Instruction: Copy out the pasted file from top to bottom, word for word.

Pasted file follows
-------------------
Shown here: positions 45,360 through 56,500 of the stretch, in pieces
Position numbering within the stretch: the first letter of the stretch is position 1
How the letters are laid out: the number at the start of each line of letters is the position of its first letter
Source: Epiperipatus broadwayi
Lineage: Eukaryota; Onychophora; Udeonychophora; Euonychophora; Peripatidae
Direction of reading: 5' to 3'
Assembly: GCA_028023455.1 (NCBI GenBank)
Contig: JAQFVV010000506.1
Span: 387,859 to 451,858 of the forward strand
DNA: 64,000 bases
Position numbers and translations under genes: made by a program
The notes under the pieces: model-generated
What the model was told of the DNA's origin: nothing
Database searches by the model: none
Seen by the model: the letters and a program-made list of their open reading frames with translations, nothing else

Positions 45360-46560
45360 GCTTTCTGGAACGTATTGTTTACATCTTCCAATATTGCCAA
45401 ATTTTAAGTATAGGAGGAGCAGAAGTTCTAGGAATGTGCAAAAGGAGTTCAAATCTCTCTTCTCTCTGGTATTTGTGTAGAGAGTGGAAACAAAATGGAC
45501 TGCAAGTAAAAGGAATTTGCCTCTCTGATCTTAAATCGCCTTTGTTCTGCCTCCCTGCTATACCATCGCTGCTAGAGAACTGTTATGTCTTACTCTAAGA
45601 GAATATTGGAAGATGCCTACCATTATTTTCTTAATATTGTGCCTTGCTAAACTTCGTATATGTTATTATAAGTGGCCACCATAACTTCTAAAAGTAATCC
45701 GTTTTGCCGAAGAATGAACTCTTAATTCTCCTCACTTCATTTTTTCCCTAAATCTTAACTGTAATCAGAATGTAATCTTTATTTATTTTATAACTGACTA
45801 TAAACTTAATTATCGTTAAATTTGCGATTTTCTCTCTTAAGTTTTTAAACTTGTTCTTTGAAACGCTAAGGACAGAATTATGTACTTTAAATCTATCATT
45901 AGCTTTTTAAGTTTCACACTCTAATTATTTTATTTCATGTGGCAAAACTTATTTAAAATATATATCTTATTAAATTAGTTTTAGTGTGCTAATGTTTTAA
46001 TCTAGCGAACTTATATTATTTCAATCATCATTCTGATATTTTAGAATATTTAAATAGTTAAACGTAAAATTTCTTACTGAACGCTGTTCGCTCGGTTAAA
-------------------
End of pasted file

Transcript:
Shown here: positions 45,360 through 56,500 of the stretch, in pieces
Position numbering within the stretch: the first letter of the stretch is position 1
How the letters are laid out: the number at the start of each line of letters is the position of its first letter
Source: Epiperipatus broadwayi
Lineage: Eukaryota; Onychophora; Udeonychophora; Euonychophora; Peripatidae
Direction of reading: 5' to 3'
Assembly: GCA_028023455.1 (NCBI GenBank)
Contig: JAQFVV010000506.1
Span: 387,859 to 451,858 of the forward strand
DNA: 64,000 bases
Position numbers and translations under genes: made by a program
The notes under the pieces: model-generated
What the model was told of the DNA's origin: nothing
Database searches by the model: none
Seen by the model: the letters and a program-made list of their open reading frames with translations, nothing else

Positions 45360-46560
45360 GCTTTCTGGAACGTATTGTTTACATCTTCCAATATTGCCAA
45401 ATTTTAAGTATAGGAGGAGCAGAAGTTCTAGGAATGTGCAAAAGGAGTTCAAATCTCTCTTCTCTCTGGTATTTGTGTAGAGAGTGGAAACAAAATGGAC
45501 TGCAAGTAAAAGGAATTTGCCTCTCTGATCTTAAATCGCCTTTGTTCTGCCTCCCTGCTATACCATCGCTGCTAGAGAACTGTTATGTCTTACTCTAAGA
45601 GAATATTGGAAGATGCCTACCATTATTTTCTTAATATTGTGCCTTGCTAAACTTCGTATATGTTATTATAAGTGGCCACCATAACTTCTAAAAGTAATCC
45701 GTTTTGCCGAAGAATGAACTCTTAATTCTCCTCACTTCATTTTTTCCCTAAATCTTAACTGTAATCAGAATGTAATCTTTATTTATTTTATAACTGACTA
45801 TAAACTTAATTATCGTTAAATTTGCGATTTTCTCTCTTAAGTTTTTAAACTTGTTCTTTGAAACGCTAAGGACAGAATTATGTACTTTAAATCTATCATT
45901 AGCTTTTTAAGTTTCACACTCTAATTATTTTATTTCATGTGGCAAAACTTATTTAAAATATATATCTTATTAAATTAGTTTTAGTGTGCTAATGTTTTAA
46001 TCTAGCGAACTTATATTATTTCAATCATCATTCTGATATTTTAGAATATTTAAATAGTTAAACGTAAAATTTCTTACTGAACGCTGTTCGCTCGGTTAAA